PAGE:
The wrong mattress can actually contribute to back discomfort instead of offering restful nighttime relief. If you have a bad back, you can't look to a single type of mattress as the best choice for your back pain. Several discriminating factors, such as the quality, construction and makeup of the mattress, as well as your sleeping posture, body composition and personal preference play significant roles in determining the optimum mattress for your bad back.
A good mattress provides the right support for your height, weight, body build and preferred sleeping posture. When you lay on a mattress, it should remain supportive while molding to the shape of your body, and, if you are a side sleeper, your spine should remain horizontal, without sagging. Choose a mattress with a level of firmness -- soft, medium or firm -- to best accommodate your normal sleeping position and bad back. For example, if you typically sleep on your back, the pressure on your body is fairly evenly distributed, making a medium or firm mattress a good option. Because side sleepers create pressure points on the shoulders and hips, a medium or soft mattress offers a more comfortable night's sleep. A slightly firm mattress is a good option if you sleep on your stomach or front; however, an extremely firm mattress can put undue pressure on the knees, while a soft mattress can cause you to sink too far into the mattress and possibly create breathing or neck alignment issues.
Even though innerspring mattresses can provide initial comfort and back pain relief, they often sag in the middle over time, making them uncomfortable and definitely not back-friendly in their damaged condition. Spring mattresses that are zoned across the middle provide extra support for heavier shoulders and hips. The actual spring construction, number of coils and the thickness and height of the wire contribute to the feel of the mattress, as well as how the mattress distributes your body weight over its surface. Although old proverbs say that a firmer mattress is better for an aching back, that's not always the case. It's important that any type of spring mattress supply the necessary underlying back support, with the degree of firmness a personal decision based on the comfort it provides to your ailing back.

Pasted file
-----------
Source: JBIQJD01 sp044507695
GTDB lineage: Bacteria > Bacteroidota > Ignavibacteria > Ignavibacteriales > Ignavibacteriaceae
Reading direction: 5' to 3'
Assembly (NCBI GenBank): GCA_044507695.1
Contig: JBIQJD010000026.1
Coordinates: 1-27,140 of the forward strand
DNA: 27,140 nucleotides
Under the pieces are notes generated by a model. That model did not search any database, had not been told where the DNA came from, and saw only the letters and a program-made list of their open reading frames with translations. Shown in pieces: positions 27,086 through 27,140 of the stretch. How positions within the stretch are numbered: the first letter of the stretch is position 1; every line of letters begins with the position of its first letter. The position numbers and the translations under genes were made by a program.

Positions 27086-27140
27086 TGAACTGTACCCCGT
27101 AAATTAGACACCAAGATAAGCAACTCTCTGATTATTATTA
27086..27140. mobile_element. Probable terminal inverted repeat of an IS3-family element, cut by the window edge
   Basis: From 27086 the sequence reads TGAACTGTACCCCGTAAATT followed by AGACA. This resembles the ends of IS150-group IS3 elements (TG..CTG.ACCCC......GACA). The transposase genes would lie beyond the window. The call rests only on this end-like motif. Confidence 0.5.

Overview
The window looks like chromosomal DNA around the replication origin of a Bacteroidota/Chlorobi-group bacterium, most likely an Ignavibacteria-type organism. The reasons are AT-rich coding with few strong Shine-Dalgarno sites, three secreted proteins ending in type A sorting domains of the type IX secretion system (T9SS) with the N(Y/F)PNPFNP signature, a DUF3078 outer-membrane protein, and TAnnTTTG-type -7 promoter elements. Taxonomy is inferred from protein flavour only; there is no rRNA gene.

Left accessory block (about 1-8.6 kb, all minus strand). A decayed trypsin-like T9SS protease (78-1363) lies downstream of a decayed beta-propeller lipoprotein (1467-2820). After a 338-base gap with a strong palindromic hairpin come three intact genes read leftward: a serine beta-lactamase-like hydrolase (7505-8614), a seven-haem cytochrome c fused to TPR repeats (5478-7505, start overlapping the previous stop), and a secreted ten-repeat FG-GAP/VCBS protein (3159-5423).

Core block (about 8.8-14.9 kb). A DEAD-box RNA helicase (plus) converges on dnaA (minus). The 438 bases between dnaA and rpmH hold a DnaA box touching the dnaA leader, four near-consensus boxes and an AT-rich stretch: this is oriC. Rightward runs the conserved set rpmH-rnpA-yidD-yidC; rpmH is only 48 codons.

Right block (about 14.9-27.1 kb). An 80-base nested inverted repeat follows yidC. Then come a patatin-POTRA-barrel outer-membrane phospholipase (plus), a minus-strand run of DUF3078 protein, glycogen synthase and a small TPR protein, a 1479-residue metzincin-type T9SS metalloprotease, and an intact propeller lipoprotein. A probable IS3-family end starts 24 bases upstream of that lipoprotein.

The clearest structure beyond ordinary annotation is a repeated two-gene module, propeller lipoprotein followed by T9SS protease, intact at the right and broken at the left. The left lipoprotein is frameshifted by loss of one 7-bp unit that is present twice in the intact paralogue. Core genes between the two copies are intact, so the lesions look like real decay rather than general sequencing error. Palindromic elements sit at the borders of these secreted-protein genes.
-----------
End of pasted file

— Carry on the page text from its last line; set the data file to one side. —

Memory-foam beds are a good option for preventing or reducing back pain. The memory foam conforms to your body shape, especially higher density foam, and offers a variety of firmness levels, including soft, medium and firm support. Even though a latex-foam mattress can also help to reduce and prevent back pain, it doesn't conform to your body as well as memory foam; however, it provides medium to firm levels of support. A gel mattress is a type of foam that contains gel in the support system, offering cooling thermo-regulating properties. If you need an extra layer of softness for your back, a pillow-top mattress has a soft layer of fiber or foam materials that is actually sewn into the top of a mattress.
Keep It Personal
Because mattress comfort is subjective, especially if you have a bad back, visit a local furniture or mattress store to "test drive" a variety of mattresses. Wear comfortable clothes to the store; remove your shoes and jacket; and lie down on several different mattresses in your usual sleeping position for at least 10 minutes each to determine which feels better. It's your personal preference that ultimately determines which mattress is the best for your back. Just because a mattress is labeled as "orthopedic" doesn't necessarily mean it is recommended by doctors or other professionals; the term is often used to simply describe extra-firm models, which may not be the best choice for your bad back.
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